Virginia Lawyers Weekly//January 3, 2022
Virginia Lawyers Weekly//January 3, 2022//
Where a company sued for alleged overtime violations is in the Alexandria division, the majority of the relevant witnesses were found in that division and a related suit is pending there, the suit will be transferred to Alexandria.
The instant case is the result of Lori Jenkins’ dismissal from a separately pending Fair Labor Standards Act, or FLSA, collective action in Florida. That court granted the defendants’ motion to dismiss out-of-state plaintiffs because the court lacked personal jurisdiction over the claims of the non-Floridian plaintiffs. Jenkins then filed this suit. Defendants have moved to transfer venue to the Alexandria division.
Defendants are both residents of the Alexandria division, as their headquarters are located in Reston, Virginia. Additionally opt-in plaintiffs Christenson and Bailes worked in the Alexandria division, along with their managers, which indicates that a substantial part of the events giving rise to their claims occurred in the Alexandria division. Thus, this action could have been properly brought in the Alexandria division.
The court turns to the question of the convenience of the parties and witnesses and the interest of justice. In addressing this question, the court considers four factors: (1) the plaintiff’s choice of forum; (2) the convenience of the parties; (3) the convenience of the witnesses and (4) the interest of justice.
There is a connection between the Norfolk division and Jenkins’ claim. Not only does Jenkins live in the Norfolk division, she worked here for defendants during the period in question. Despite this, the fact that Jenkins, along with the other plaintiffs, have put defendants’ overtime policies at issue strengthens the nexus this case shares with the Alexandria division and diminishes the amount of deference owed to Jenkins’ choice of forum. The overtime policies at issue were issued and created at defendants’ headquarters in Reston, Virginia. Additionally, Jenkins is the only plaintiff of the six current plaintiffs that resides in the Norfolk division.
The Alexandria division is clearly the more convenient forum for defendants. Jenkins, however, resides in the Norfolk division. Bailes and Christenson both reside in the Alexandria division, while the other three plaintiffs reside outside of Virginia.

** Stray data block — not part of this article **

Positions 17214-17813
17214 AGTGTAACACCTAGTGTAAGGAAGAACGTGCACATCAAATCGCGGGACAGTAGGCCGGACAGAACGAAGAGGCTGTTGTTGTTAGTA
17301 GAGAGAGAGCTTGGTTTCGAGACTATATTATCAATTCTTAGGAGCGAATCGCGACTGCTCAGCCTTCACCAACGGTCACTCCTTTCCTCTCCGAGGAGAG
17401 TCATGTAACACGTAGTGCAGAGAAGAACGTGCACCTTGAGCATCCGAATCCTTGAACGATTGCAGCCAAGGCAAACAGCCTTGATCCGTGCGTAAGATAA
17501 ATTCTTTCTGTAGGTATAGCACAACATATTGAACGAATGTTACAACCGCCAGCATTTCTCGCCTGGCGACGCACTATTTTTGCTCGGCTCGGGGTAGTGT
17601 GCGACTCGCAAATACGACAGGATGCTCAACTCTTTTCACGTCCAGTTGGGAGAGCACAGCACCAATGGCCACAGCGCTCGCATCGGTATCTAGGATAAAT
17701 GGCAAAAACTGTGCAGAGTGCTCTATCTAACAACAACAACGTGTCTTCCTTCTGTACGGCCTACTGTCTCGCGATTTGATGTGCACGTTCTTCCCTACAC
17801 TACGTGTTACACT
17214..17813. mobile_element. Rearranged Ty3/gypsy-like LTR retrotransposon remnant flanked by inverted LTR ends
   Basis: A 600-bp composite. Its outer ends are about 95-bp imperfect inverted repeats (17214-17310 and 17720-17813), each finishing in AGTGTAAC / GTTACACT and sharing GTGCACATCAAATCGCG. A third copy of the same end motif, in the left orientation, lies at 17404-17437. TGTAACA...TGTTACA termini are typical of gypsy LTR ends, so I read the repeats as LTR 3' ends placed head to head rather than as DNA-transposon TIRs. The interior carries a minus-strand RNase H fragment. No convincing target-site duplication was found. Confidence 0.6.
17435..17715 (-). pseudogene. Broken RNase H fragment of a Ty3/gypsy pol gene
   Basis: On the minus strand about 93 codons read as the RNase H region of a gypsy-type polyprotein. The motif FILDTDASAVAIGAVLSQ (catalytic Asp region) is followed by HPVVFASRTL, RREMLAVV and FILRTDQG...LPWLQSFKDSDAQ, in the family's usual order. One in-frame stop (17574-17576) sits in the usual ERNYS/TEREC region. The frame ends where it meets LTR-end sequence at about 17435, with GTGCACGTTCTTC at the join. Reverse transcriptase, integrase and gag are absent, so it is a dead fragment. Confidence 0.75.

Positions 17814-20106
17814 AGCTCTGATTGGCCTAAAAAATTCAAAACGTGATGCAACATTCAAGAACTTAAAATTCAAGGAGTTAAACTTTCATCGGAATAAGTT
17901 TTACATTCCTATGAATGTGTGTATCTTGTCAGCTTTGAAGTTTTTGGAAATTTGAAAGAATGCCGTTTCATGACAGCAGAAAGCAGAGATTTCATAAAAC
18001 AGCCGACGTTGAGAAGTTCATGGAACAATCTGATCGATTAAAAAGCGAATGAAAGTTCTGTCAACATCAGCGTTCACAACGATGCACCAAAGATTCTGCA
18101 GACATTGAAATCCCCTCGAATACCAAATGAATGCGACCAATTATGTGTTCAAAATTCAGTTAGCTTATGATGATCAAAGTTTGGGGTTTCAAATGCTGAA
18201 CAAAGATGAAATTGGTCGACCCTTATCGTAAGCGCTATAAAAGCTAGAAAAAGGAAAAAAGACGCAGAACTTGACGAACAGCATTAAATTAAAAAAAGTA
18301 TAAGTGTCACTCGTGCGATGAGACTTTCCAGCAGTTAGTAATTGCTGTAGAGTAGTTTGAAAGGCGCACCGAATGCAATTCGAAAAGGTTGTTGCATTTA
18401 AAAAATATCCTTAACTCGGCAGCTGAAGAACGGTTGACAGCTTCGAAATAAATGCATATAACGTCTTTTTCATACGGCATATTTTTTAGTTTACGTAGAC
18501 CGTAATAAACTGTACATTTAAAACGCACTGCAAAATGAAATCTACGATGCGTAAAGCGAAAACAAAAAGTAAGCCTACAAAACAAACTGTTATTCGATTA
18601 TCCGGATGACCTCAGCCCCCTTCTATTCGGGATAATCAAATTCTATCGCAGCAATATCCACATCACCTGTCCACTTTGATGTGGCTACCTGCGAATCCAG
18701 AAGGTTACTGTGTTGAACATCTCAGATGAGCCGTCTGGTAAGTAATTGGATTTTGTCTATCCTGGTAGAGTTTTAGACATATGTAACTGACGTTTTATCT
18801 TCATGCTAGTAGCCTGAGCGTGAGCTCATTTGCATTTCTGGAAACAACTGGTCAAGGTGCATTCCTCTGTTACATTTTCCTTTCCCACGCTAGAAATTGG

While transferring the case to the Alexandria division would be less convenient for Jenkins, it is far more convenient for all of the other plaintiffs, especially the two plaintiffs who reside and worked in the Alexandria division, and it is also more convenient for defendants. Jenkins has shown, by her past actions as a participant as a plaintiff in the Florida FLSA collective action, that inconvenience is really not an issue. Regardless of which forum is chosen, some plaintiffs may be inconvenienced; however, transferring the case to the Alexandria division would mitigate the inconvenience for most of the parties. The court thus finds that the convenience of the parties weighs in favor of transfer.
Defendants’ headquarters are in Reston, and they allege that the majority of their employees with knowledge related to the matter are based in Reston. Only a few potential witnesses related to Jenkins are located in the Norfolk division. Moreover, defendants’ business operations could be greatly inconvenienced if their officers and managers must attend a trial in the Norfolk Division. Consequently, the court finds that the convenience of the witnesses weighs in favor of transfer.
Interest of justice
This analysis considers “the pendency of a related action, the court’s familiarity with the applicable law, docket conditions, access to premises that might have to be viewed, the possibility of unfair trial, the ability to join other parties, and the possibility of harassment.” The only factor that is applicable to the instant matter is the pendency of a related action.
After the Virginia plaintiffs were dismissed from the Florida suit, Joel Hughes, who also worked for defendants, filed his new case in the Alexandria division. They are closely related because the claims are against defendants, arise from the dismissal of the claims from the Florida case, involve similar claims, defenses and questions of law, will involve overlapping discovery and all parties are represented by the same attorneys. The presence of closely related litigation weighs heavily in favor of transferring this action to the Alexandria division.
Defendants’ motion to transfer venue granted.
Jenkins v. NVR Inc., Case No. 2:21-cv-495, Dec. 3, 2021. EDVA at Norfolk (Doumar). VLW 021-3-543. 10 pp.